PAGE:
And yet, the sample size from which these numbers come is so small as to be almost meaningless. That is what has been frustrating about this team, and now about D’Antoni’s resignation. In any of the last 10 Knicks games, you’d see a dozen or more offensive possessions in which it would all come together: Lin and Chandler would run the high pick-and-roll that won those seven games, and if it failed to produce anything, Lin would have Anthony to pass to, either cutting back-door along the baseline, ducking into post-up position opposite Chandler, or curling around a Stoudemire pick on the weak side — on the move, and dangerous. And when the matchups called for it, the Knicks could isolate Anthony on the block, use Stoudemire in the pick-and-roll or slot Anthony into D’Antoni’s go-to play as either the ball-handler or the screener.
This stuff was there, every game. It wasn’t perfect, especially because Lin isn’t a good enough shooter at this point to work well as an off-ball threat, but it was happening in spurts. But so was the other stuff, the bad stuff: Stoudemire and Anthony standing still on the weak side, unsure of what to do as other players (the horror!) ran the show at the start of a possession; Anthony pouting and clapping his hands together when Landry Fields looked him off in the post in Chicago; Anthony and Stoudemire creeping toward the paint during those Lin/Chandler plays, mucking up New York’s spacing; and finally, Anthony stopping the ball at the elbow, licking his chops and isolating away.
The good stuff shows the potential this team has (had?) to develop a powerful offense that would supplement its much-improved defense — if they could sustain that defense with the stars playing. The bad stuff shows how difficult that process was going to be for everyone involved, including D’Antoni, who could not get all his top players to execute, move away from the ball with purpose, or space the floor properly.
You know what that sounds an awful lot like? The first 50 or so games of the LeBron James/Dwyane Wade/Chris Bosh Miami Heat. And that team still goes through fits of stagnant half-court offense, though those stretches are much less common today than they were a year ago. The Heat, though, was an elite team the moment James, Wade and Bosh stepped on the court together, and the failure of the Knicks speaks to how wrong New York was in selling the Anthony/Stoudemire duo as anything even remotely close to the all-around greatness of the James/Wade pair. And the Knicks did sell that, complete with an over-the-top Anthony welcome special on the MSG network that billed Melo as essentially the next best thing to LeBron. He has never been close to that kind of player.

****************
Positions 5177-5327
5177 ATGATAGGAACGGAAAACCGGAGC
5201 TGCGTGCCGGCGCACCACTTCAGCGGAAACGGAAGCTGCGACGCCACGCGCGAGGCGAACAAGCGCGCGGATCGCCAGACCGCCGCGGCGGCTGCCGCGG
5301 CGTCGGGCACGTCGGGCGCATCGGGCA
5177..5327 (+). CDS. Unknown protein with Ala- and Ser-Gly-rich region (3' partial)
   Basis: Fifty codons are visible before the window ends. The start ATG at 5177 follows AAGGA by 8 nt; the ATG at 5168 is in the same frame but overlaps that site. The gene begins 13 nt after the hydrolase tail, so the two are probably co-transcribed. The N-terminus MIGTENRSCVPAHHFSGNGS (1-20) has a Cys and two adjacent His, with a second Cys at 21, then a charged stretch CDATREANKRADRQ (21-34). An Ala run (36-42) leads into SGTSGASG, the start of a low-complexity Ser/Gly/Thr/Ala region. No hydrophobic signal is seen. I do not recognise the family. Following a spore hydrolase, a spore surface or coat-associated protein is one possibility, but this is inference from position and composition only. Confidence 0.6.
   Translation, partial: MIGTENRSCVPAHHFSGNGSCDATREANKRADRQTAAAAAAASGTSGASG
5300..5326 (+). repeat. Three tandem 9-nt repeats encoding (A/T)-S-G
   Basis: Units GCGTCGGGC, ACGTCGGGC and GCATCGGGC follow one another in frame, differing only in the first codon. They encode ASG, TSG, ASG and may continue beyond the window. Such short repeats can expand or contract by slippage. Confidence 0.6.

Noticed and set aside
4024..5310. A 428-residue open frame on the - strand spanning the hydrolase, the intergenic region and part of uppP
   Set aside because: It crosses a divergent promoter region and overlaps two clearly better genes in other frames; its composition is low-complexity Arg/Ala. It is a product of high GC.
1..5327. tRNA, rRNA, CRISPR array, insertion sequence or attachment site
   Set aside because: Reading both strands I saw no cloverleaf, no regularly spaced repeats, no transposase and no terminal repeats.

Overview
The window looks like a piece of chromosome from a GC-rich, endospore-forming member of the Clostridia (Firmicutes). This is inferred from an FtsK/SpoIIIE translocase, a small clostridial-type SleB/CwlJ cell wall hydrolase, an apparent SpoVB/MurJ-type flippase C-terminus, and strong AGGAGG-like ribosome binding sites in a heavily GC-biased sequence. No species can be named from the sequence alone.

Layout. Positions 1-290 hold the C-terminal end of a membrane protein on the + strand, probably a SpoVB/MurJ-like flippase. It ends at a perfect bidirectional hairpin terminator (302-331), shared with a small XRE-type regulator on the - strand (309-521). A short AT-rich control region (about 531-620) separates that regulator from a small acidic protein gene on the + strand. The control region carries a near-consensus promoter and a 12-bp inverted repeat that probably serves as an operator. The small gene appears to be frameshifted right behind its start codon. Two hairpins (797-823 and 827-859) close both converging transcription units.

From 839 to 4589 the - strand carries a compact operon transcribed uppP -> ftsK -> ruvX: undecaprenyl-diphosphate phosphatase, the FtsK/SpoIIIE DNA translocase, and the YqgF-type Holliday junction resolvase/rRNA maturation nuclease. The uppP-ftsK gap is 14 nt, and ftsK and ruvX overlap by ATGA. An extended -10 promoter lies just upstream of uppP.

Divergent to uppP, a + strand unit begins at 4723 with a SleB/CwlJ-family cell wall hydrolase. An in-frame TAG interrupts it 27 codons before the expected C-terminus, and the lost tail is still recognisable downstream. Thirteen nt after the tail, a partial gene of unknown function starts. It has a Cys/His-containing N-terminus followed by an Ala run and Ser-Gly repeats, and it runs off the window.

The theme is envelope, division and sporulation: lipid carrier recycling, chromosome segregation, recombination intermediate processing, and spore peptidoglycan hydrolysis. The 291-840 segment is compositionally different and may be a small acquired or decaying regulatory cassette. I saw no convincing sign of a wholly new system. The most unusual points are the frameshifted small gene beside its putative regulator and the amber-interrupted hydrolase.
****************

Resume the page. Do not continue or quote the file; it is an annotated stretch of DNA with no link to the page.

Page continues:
It would have been nice, though, to see how these Knicks — the Lin/Melo/D’Antoni Knicks — might have grown if given more than 10 games in which to grow. D’Antoni is a good coach, a creative offensive mind who changed the NBA, and a guy who actually does care about defense, despite the caricatures. His best Phoenix teams ranked around the league average in points allowed per possession, and you can win that way with a top-ranked offense, just as the Celtics nearly won the title in 2010 behind an elite defense that propped up an average offense. These Knicks — D’Antoni’s Knicks — have ranked among the league’s 10 stingiest defenses all season.
But D’Antoni is gone, and it feels premature, even though he has been in New York since 2008, when Zach Randolph, Nate Robinson and David Lee were all hoisting shots. He and the team determined 10 games were just about enough, and the blame has to fly in about 25 different directions. The seeds of a good thing were there, but D’Antoni apparently decided they would never be more than occasional flashes amid general stagnancy, or that the process of making those flashes the norm was just too difficult or too unpleasant. And if David Aldridge of NBA.com is right that D’Antoni asked Knicks owner James Dolan to look into Anthony/Deron Williams swap, it’s clear D’Antoni had grown fed up with Anthony. It’s unclear what that says about his faith in Lin.
So the Knicks move on with interim coach Mike Woodson, whose Atlanta teams stressed defense, a slow pace of play and isolation-heavy basketball starring Joe Johnson. The change may well work for Anthony, though Woodson will do his best to hold Anthony accountable on defense — something no NBA coach has successfully pulled off over nearly a decade. Perhaps Woodson will de-emphasize the ultra-popular Lin in the process. Perhaps the defense will hold steady. Perhaps the Knicks will right the ship against a schedule that gets a little easier over the next couple of weeks.
The results on the court will speak for themselves. That’s all that matters now. The Knicks have monopolized our attention enough over the last six weeks. It’s over. Just play ball.